FIG. 2 is a pictorial view of portable media player 110 in which a portion of the player termed the flip cover 205 is in an open position. FIG. 3 is a front view of the portable media player 110 when the flip cover 205 is fully open. The portable media player 110 is arranged to include a display screen 218 and user controls 223. The display screen 218 is used to support a graphical user interface (“GUI”) that uses menus, icons, and the like (as representatively indicated by reference numeral 305 in FIG. 3) to enable the user 105 to find, select, and control playback of media content that is available to the player 110. In addition to supporting the GUI 305, the display screen 218 is also used to render video content, typically by turning the player 110 to a landscape orientation so that the long axis of the display screen 218 is parallel to the ground.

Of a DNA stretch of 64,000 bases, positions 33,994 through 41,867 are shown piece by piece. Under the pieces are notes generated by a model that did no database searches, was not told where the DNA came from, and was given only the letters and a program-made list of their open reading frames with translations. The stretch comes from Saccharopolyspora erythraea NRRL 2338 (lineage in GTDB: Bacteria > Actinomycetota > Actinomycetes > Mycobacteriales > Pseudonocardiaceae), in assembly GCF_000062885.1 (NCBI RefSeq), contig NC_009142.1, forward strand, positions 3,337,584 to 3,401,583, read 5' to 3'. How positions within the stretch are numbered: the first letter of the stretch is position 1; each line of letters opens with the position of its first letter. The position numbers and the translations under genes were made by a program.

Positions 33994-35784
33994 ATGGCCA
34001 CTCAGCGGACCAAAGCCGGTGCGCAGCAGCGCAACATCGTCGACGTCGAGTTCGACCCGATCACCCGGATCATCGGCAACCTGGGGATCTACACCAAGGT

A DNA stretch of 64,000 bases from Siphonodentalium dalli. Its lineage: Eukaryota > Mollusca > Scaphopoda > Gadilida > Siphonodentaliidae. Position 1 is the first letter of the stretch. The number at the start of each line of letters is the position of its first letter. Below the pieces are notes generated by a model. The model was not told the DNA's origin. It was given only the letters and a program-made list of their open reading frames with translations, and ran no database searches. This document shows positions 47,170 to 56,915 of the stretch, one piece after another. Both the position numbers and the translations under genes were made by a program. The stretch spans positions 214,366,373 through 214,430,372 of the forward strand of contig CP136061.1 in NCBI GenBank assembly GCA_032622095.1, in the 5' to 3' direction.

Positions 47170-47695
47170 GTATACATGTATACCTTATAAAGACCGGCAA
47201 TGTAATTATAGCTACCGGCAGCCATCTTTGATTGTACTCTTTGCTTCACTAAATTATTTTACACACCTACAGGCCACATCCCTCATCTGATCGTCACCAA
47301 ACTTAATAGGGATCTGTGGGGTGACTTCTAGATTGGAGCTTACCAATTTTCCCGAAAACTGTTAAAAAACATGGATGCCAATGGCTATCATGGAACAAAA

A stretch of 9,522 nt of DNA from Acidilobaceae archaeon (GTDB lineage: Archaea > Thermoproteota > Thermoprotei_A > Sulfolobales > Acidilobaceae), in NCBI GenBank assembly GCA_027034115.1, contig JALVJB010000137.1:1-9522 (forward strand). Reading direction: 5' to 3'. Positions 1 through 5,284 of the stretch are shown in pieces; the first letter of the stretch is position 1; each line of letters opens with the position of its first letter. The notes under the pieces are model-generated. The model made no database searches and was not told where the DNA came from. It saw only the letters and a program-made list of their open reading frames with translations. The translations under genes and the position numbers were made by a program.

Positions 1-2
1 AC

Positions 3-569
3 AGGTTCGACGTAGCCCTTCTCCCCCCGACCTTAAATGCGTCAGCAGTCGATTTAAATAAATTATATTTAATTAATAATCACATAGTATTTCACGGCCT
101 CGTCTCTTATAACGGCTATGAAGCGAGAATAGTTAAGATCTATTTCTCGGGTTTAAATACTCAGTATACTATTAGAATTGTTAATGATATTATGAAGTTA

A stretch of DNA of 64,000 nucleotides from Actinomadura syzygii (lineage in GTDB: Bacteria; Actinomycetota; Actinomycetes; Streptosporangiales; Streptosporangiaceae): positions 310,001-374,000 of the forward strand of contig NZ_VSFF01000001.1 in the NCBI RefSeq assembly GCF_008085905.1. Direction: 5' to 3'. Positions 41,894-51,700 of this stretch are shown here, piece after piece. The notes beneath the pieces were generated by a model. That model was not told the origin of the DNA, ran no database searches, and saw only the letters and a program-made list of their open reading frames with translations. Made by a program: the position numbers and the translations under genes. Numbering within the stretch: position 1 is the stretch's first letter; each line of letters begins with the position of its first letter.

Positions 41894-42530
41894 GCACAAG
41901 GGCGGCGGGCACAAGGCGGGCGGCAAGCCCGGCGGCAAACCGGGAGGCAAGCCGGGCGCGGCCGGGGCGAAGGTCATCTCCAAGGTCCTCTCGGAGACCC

The user controls 223, in this example, include a gesture pad 225, called a G-Pad, which combines the functionality of a conventional directional pad (i.e., a “D-pad”) with a touch sensitive surface as described in U.S. Patent Application Ser. No. 60/987,399, filed Nov. 12, 2007, entitled “User Interface with Physics Engine for Natural Gestural Control,” owned by the assignee of the present application and hereby incorporated by reference in its entirety having the same effect as if set forth in length. However, other types of user controls, including conventional controls, may also be used depending on the requirements of a particular implementation.